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Description: As you know,  the Arduino micro controller only has a USB port and a TTL UART interface, so if you need an RS232 port directly connected to your Arduino, look no further than the RS232 Shield. 

The RS232 serial port used to be the standard connection for most peripheral ports on PCs, but now the port is primarily used on industrial equipment and automation prototyping, with the RS232 Shield and its DB9 connector, you can now easily access those elements straight from your Arduino.

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Comments 11 comments

  • Will this board work with the Due?

  • Does this work with the Leonardo? If so, how does it interact with the virtual usb port?

    • It should work with Leonardo. Leonardo still has the TTL serial feature (and on the same pins, digital 0 and 1) - but unlike Uno the feature is separate from the USB communication with the PC. The sketch code would have to be written with this in mind (basically, use the “Serial1” class instead of the “Serial” class) - the upshot is that, on Leonardo, you’d be able to use this shield and the USB connection at the same time without conflict.

  • is there the Eagle files as usual? I’m confused with some boards having those files and some without? why’s that?

    • If it’s a board that we make in-house, we will post the Eagle files. For boards we source externally, the manufacturers do not always provide the full Eagle files, such as this.

  • I’m confuse about the schematic. They are using a P-Mosfet between the (resistor + Led) and Ground. With this configuration it seems to me the Mosfet will go to an undefined state:

    Gate=5V Source=5 V => Mosfet OFF Gate=0V Source=5V => Mosfet ON. But at this same moment the current will start flowing and so S->0V (The same as Drain) Gate=0V Source=0V => Mosfet OFF But if there is no current flowing, S->5V and so the Mosfet will switch to On again. While Gate=0V, the Mosfet will be switching between On and Off…

    Does somebody know what am I missing?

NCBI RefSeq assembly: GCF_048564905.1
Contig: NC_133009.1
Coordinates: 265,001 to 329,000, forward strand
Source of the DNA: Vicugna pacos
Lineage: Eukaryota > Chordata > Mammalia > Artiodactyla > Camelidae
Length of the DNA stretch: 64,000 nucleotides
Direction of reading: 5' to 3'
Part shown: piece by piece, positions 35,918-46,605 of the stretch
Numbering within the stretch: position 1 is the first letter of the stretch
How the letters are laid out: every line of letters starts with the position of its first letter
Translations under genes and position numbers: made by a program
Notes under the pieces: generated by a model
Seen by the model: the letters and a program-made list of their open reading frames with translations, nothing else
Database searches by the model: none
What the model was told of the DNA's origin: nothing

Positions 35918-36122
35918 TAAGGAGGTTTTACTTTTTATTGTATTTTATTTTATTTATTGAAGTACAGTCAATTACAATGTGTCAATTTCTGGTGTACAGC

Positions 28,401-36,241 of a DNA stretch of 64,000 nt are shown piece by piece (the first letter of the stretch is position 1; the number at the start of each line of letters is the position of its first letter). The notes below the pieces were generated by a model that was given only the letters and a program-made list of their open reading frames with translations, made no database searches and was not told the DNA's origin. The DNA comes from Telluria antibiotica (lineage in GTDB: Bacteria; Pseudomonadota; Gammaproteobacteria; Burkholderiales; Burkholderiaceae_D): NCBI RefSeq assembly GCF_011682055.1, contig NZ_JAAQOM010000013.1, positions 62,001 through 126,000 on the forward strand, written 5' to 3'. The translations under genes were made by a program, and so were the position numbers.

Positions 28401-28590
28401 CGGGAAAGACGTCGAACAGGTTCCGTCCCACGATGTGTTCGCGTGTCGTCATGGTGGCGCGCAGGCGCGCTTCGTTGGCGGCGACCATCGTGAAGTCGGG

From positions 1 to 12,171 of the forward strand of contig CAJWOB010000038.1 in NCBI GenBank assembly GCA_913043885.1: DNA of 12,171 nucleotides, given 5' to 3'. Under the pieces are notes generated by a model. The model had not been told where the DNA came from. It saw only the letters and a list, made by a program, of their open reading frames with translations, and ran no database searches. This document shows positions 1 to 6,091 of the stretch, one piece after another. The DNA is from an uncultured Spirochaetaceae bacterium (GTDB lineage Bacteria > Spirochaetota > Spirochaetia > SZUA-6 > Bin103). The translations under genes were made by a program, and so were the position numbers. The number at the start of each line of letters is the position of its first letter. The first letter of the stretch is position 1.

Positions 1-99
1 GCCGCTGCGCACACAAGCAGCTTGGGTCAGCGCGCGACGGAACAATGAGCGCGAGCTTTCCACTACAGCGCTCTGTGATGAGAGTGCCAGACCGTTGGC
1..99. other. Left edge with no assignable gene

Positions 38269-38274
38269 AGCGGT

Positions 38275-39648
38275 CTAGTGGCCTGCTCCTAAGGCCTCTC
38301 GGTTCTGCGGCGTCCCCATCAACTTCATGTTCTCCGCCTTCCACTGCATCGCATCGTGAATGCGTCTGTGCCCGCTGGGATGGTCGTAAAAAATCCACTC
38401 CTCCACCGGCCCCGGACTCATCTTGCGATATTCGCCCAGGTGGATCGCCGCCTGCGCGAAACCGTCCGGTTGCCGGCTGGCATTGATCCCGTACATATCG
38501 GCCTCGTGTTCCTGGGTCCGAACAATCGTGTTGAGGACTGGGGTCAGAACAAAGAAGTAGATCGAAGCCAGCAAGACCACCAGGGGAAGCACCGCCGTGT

From what I know of P and N channel Mosfets, this is a configuration for an N Channel Mosfet, not P (P-Mosfets Souce should be tight to VCC and Drain to the LED)

  • With the simple shields like this, I for one would prefer there to be a small section of protoboard available, possible tying to the other pins. That way, this would have a justified use rather than just making the arduino one shield taller.

  • I don’t see what there is to complain about with this shield. Engineering tells us to keep bypass caps close but real life tells me a MAX232 circuit works just fine built deadbug style with jumpers running all over. It’s just a simple level shifter and the way everything is laid out leads me to believe that the tracks and pin markings are done the way they are to help those just getting started to see how the circuit is built.

    • That’s what schematics are for. If they wanted beginners to see how the circuit was built just by looking at the board, they shouldn’t have silkscreened the entire thing. To me, it looks like they spaced everything out simply to justify needing an entire shield for something that can fit inside a DB-9 connector.

  • I don’t understand why the PCB layout is spaced out so wide. Basic EE literacy will tell you that a bypass capacitor should be as close to the IC’s power pin as is possible (and it wouldn’t hurt to put the MAX232’s charge pump capacitors closer either) but this is obviously not the case here. There seems to be a lot of unnecessary copper track length.

  • The amount of silkscreen on this board is to damn high!


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